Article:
Bridging the divide between cyclists and motorists in Santa Barbara

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Photo: Christa/Wikimedia Commons

Santa Barbara has a famous history of taking the lead on environmentally progressive issues. So you might think that passing a sweeping, cutting-edge bike master plan would be easy, right?

Not really.

There’s been friction within Santa Barbara City Council and among local residents about the Bicycle Master Plan, a collection of bike infrastructure improvement projects set to go into effect next year.

The last plan was created in 1998. Since then, daily bicycle commuting in the city has grown by 3 percent.

“The question is, what’s next?” asks Rob Dayton, Principal Transportation Planner of Santa Barbara. He’s currently working with the community and Melendrez, an urban planning firm based out of Los Angeles, to finalize the draft BMP and submit it to the City Council before or shortly after the new year.

Here is Santa Barbara’s existing bike network (click to enlarge):

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Source: Public Works Dept. of City of Santa Barbara

Here is the draft proposal:

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Source: Public Works Dept. of City of Santa Barbara

As it stands now, the draft plan includes 28 proposed bikeway projects. Highlights include creating new crosstown routes on Haley Street and Cota Street, and new green-painted lanes on State Street to emphasize bike-only areas. Some community members are upset about the prospect of losing parking spaces to bike lanes and transforming certain streets into one-ways. Others believe the plan doesn’t go far enough to create a rich network of safe, accessible routes for bikers.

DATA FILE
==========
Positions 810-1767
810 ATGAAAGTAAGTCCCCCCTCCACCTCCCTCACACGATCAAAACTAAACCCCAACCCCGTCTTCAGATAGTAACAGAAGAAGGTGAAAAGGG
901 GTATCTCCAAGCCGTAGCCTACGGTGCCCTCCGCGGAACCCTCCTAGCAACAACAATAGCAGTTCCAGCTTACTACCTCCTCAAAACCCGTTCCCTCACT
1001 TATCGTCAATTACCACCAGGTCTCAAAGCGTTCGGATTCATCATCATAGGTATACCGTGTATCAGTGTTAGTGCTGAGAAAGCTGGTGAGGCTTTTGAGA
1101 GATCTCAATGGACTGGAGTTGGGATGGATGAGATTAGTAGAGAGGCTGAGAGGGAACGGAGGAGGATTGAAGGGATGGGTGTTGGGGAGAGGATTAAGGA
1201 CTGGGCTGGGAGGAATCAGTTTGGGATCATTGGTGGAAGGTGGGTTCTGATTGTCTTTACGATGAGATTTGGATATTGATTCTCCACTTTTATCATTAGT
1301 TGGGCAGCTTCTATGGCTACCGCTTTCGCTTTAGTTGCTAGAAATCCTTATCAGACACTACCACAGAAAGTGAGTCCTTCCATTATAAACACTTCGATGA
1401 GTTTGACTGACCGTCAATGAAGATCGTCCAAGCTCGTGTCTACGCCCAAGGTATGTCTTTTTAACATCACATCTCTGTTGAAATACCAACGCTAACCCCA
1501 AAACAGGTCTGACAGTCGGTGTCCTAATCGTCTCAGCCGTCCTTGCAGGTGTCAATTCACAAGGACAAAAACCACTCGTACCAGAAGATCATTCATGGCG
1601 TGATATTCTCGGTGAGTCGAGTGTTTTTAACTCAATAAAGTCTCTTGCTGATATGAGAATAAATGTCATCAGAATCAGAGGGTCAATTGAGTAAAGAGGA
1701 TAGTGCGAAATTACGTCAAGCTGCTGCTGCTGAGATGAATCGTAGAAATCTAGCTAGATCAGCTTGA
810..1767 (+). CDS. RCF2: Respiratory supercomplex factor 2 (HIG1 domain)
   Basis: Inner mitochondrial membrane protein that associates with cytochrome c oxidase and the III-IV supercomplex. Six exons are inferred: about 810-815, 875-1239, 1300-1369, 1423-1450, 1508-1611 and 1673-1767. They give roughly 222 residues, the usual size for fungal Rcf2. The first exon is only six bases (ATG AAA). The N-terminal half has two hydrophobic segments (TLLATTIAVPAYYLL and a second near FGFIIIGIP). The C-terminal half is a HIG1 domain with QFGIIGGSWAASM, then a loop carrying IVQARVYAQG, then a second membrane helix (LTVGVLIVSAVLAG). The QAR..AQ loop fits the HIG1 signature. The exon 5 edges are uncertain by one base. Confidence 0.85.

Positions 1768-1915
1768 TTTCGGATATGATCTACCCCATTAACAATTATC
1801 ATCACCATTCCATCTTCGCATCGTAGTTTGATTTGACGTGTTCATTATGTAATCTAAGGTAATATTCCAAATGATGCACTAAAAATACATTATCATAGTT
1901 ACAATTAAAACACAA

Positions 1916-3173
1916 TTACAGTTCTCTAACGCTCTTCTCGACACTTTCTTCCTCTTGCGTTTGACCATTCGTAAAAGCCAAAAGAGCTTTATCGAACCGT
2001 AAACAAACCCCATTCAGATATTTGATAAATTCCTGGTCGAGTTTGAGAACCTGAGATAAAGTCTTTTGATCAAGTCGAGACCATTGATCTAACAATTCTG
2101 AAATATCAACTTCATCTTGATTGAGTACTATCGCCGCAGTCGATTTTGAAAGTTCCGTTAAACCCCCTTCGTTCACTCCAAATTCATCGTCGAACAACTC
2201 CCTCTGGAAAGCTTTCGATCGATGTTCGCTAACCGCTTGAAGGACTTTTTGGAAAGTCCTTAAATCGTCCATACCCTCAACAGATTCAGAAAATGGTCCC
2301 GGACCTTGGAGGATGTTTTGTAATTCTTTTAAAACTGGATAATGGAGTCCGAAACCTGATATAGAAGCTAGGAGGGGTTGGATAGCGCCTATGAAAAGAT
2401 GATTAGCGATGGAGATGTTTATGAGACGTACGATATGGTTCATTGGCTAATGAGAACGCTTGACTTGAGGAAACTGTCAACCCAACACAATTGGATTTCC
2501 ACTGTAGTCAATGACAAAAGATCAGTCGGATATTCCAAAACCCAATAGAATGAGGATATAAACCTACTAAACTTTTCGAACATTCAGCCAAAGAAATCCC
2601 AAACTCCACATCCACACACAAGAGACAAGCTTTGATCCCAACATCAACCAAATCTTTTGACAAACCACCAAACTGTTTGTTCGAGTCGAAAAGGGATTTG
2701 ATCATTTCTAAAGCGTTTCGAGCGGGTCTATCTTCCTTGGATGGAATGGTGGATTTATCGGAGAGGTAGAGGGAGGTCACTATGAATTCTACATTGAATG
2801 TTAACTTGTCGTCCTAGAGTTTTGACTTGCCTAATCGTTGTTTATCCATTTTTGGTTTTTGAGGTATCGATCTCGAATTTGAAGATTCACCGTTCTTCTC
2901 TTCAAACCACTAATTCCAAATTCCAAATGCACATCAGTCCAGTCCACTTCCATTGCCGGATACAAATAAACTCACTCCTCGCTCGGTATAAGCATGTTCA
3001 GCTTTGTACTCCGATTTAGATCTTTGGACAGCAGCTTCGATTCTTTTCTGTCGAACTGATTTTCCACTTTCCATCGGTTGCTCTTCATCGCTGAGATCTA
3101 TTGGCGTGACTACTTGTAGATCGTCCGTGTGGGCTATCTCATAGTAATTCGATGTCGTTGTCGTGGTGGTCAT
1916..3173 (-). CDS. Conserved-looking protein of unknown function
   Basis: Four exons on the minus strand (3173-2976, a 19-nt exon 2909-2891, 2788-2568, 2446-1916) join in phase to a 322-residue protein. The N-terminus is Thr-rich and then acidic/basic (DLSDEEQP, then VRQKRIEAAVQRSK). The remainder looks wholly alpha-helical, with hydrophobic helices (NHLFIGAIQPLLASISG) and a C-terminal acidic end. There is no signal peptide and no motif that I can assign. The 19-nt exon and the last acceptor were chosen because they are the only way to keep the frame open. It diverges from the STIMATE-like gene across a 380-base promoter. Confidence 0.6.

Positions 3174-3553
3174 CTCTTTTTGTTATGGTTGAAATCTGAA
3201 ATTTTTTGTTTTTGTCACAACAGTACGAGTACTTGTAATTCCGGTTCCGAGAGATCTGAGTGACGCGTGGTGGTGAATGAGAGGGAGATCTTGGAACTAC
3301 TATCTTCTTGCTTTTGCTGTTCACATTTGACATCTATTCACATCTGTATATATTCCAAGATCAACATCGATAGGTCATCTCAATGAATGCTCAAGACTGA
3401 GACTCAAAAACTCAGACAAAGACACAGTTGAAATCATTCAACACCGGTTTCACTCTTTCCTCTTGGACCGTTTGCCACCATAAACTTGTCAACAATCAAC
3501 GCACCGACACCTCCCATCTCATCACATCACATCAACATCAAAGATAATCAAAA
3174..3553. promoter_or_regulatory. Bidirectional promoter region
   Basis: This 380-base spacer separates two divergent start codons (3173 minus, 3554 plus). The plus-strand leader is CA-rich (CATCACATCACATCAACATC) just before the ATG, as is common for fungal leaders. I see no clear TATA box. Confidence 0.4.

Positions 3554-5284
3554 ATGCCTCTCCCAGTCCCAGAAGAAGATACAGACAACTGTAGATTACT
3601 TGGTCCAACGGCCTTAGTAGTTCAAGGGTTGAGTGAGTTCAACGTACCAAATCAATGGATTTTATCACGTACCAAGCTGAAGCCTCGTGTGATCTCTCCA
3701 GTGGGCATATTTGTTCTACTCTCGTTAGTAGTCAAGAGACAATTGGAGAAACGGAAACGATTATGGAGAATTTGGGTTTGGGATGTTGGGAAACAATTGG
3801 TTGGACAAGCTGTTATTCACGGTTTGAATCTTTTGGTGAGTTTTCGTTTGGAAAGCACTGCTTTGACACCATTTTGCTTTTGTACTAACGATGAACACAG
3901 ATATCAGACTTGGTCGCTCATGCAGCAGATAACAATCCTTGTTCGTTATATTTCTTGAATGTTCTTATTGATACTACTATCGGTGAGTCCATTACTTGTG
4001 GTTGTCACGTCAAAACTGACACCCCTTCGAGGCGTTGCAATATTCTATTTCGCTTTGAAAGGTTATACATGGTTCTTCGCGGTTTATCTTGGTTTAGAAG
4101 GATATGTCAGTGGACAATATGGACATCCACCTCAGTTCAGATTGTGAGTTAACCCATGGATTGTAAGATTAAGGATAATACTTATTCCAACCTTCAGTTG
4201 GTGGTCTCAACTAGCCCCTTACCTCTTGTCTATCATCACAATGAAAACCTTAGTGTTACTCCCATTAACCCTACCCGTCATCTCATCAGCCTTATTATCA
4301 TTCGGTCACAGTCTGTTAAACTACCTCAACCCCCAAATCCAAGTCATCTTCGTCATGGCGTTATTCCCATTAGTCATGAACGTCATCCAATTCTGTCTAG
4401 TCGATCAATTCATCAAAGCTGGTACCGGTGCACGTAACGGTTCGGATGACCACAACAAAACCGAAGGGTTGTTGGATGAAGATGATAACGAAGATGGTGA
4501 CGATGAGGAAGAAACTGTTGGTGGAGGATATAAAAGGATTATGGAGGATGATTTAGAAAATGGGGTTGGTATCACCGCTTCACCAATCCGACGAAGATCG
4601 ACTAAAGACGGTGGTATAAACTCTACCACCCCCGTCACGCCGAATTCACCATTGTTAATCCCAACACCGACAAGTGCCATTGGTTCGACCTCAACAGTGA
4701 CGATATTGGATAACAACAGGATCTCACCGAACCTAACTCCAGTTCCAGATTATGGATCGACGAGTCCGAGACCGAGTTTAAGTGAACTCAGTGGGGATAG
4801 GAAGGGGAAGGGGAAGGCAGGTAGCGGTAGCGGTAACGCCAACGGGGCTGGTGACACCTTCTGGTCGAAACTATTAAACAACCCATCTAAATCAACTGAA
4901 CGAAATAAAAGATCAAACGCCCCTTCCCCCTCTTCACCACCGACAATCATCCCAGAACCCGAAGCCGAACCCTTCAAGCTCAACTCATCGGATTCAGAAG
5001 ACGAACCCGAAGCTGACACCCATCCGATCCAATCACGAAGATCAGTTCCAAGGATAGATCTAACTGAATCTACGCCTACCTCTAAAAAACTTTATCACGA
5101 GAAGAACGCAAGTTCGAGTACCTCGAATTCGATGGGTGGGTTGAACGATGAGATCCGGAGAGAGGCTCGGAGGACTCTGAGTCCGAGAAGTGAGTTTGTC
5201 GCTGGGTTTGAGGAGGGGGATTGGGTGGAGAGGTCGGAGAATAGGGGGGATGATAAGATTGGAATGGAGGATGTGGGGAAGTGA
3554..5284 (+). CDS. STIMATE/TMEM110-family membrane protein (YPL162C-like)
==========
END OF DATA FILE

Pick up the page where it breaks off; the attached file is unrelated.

“This plan has unfortunately dropped some of the considerable public input,” says Ed France, Executive Director of the Santa Barbara Bike Coalition. He was one of about 2,000 people who submitted comments to the draft.

“Santa Barbara used to be a leader in bicycling. We’ve now been passed up by a lot of communities,” he said.

Although some routes were addressed, like Haley Street and Cota Street, other routes that received public support were dropped in the latest draft.

“The problem is, we only get one shot at this,” said France. “For the next 15 years, this is what we have. So if a gap in the network is not being addressed by this plan, it means it’s not going to get addressed.”

For Dayton, it comes down to alleviating traffic congestion.

“Anything we can do to get more people who want to cycle to feel comfortable and do that, so that people who do want to drive can do that without congestion in our city, that’s a quality of life thing that we all want,” said Dayton.

In his opinion, the crux of the issue comes down to an “us-against-them” mentality between cyclists and motorists. He’s witnessed this divide since he started working as the transportation planner 24 years ago.

“Cyclists and motorists need to see each other as benefits to both,” he thinks, before a comprehensive plan can be drafted and executed with support on both sides.

France uses himself as an example of a win-win.

“If we could go from 10 percent biking to 15 or 20 percent, not only are we helping alleviate traffic, but the tiny amount of parking that was converted to bicycle thoroughfare would actually be made up in the overall pool of parking because families like mine can become a single car household,” he said. “My wife and I can share one car because I can bike to work.”

Dayton plans to submit a finalized draft to City Council late this year or early 2016.